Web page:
“You need to exclude people to really include those who are willing to participate and interact. This is how you unleash the full power mindset of a community!”– Stefan Olt
Speaking about communities, I had the opportunity to interview John Nguyen about our CoPs. He hosts the Dev Ops and Cloud Engineering CoP. To explain what exactly takes place in this format is not easy for me as a non-IT person, but also not really of importance. Rather, it’s about how these meetings are run and, more importantly, what they do to an organization and yourself
What is Community of Practice?
A community of practice (CoP) is a group of people who share a common concern, a set of problems, or an interest in a topic and who come together to fulfill both individual and group goals. To make it as simple as possible, a CoP is an interactive and participative knowledge exchange format that allows people to have a casual discussion to learn from each other on a regular basis. These meetings are self-organized, totally voluntary and easy to prepare.
Currently at kreuzwerker, we have Data Engineering, DevOps/Cloud Engineering, Serverless COPs.
Why do we embrace CoP?
Perhaps you read a great article and you post it into Slack. Your post gets some reactions, but no discussion and the great article ends up in oblivion. Or you are stuck and would like to understand if anyone else has similar problems within the company. Or you just want to learn something new.
Each of us might have something to say or might like to share common problems, learnings, or best practices. We want to give everyone a dedicated space to talk about it, which is why we encourage our people to attend a CoP.
The topics can vary from discussing client projects and problems/solution the member might have had, to latest trends of a particular technology or methodology.
We think it is useful for individuals to stay updated, not only with latest trends, but also with other members’ client projects. That’s why Community of Practice is necessary in order to stay up-to-date and encourage discussions. CoP can also be used to do team building.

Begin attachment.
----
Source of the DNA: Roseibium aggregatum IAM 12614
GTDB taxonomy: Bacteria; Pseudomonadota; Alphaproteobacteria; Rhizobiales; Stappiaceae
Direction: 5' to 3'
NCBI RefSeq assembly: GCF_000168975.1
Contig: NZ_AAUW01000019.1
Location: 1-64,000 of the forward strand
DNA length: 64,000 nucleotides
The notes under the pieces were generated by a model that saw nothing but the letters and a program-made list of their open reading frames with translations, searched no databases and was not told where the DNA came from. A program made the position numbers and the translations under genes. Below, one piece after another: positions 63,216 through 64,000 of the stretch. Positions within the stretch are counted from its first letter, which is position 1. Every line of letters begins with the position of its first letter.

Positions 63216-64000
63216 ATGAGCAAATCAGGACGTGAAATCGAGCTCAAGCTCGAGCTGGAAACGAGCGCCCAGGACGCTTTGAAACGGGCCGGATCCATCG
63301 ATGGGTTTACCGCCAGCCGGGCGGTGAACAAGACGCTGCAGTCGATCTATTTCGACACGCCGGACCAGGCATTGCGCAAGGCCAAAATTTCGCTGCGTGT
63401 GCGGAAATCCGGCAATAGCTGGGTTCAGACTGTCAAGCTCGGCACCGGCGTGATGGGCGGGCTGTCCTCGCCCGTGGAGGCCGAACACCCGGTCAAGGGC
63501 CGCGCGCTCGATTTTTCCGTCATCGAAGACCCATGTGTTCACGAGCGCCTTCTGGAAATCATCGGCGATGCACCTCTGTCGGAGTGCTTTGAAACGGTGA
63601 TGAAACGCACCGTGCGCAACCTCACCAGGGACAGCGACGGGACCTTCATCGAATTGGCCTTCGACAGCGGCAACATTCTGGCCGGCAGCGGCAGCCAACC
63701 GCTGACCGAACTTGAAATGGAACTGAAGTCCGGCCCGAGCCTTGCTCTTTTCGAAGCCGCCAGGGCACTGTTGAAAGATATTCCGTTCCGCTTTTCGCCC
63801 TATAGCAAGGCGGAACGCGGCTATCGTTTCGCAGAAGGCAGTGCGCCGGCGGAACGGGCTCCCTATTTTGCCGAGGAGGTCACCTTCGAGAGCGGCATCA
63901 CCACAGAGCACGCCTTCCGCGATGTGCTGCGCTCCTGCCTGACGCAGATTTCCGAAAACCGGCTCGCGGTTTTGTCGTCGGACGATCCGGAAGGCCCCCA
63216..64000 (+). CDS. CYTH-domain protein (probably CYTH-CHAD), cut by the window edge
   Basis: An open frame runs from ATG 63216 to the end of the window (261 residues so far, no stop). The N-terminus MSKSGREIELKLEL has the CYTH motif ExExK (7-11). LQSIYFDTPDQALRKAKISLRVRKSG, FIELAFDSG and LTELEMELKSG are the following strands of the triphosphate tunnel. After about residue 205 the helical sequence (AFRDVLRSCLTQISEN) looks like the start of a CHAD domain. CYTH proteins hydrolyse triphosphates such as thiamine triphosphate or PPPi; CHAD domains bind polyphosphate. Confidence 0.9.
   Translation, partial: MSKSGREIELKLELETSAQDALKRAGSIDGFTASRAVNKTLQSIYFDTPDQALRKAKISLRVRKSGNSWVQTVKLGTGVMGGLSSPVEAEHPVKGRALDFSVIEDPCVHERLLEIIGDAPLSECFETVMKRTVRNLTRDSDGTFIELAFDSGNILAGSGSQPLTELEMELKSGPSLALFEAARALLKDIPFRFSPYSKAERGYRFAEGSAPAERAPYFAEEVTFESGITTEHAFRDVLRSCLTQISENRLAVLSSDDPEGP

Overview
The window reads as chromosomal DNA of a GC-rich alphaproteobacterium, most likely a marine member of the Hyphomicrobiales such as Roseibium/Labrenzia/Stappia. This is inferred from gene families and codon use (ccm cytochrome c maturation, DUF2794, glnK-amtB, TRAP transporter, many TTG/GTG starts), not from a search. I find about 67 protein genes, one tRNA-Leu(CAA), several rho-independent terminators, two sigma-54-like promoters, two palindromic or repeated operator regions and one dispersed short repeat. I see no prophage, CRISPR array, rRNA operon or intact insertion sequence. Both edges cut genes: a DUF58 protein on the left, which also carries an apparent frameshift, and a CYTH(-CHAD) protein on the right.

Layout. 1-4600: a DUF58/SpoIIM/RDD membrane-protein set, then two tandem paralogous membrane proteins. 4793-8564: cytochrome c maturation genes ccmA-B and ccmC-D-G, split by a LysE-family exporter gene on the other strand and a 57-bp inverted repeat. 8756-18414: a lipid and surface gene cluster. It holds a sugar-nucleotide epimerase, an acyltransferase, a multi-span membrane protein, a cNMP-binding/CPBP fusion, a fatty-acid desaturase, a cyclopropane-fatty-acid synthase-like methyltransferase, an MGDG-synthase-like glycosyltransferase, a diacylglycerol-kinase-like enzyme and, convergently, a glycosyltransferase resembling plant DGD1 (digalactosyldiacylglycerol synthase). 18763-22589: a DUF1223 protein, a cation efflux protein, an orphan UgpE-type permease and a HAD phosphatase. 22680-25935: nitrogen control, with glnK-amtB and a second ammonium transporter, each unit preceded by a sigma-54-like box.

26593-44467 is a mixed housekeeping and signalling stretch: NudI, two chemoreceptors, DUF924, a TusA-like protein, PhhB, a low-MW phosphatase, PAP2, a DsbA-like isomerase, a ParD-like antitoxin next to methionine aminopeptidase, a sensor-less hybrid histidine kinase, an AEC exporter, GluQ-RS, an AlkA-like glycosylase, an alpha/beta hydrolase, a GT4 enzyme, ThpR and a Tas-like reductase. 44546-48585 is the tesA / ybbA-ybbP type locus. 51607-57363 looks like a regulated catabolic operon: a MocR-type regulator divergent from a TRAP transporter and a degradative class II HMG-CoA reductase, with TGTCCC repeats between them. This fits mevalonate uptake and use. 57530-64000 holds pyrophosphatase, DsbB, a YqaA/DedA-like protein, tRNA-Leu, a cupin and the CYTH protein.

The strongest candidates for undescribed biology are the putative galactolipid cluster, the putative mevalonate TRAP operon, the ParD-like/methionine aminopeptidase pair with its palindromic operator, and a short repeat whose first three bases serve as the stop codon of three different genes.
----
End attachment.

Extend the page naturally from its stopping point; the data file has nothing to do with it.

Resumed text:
How do we organize a CoP?
It varies from CoP to CoP. As we said, it’s an autonomous, self-organized group of people and members who define their topics individually. Speaking of the DevOps/Cloud Engineering CoP: The community collects topics on their dedicated Confluence page in advance. Later, they vote on the topics via Slack and the two topics with the most votes make it to the next meeting that takes approx. 90 minutes. All our CoPs take place on our “non-consulting” Friday.
Ta-daa, easy? Don’t you think? Sounds easy enough, if it weren’t for that darn 90-9-1 rule. 🙄 90% are just there, 9% do something now and then, but mostly observe, and 1% are actively engaged. So, the question to ask is not necessarily the issue. There are enough challenges… I mean when I look at all the zeros and ones in coding, I’m not at all surprised that there isn’t just one solution to one problem. The question is rather, how do you manage to animate the community to provide added value, but set tight boundaries on topics that the community is burning for?
Takeaways for Building such a Community
First of all, keep your colleagues close and your community closer. A community comes together because of passion and a common mindset. It is totally fine when only some of people share knowledge instead of a huge group.
Second of all, allow feedback and give enough space to get together after the official meeting. You can use the dedicated Miro board to interact, you can simply raise your hand or praise a speaker for his’her openness and honesty, or whatever else you want to express. Sometimes when the community is in flow, do not stop them; just keep going. It is advisable not to jump into the next meeting straight away so that you can relax and raise
questions in a 1:1 session afterwards – that strengthens relationships, also for “introverted” people. Third of all, use the power of like-minded people. A community is more than a working group, task force or customer care team or whatever else these meetings are called. It’s a safe space where working life feels easy.
Curious? Then become part of our Community and become a kreuzwerker.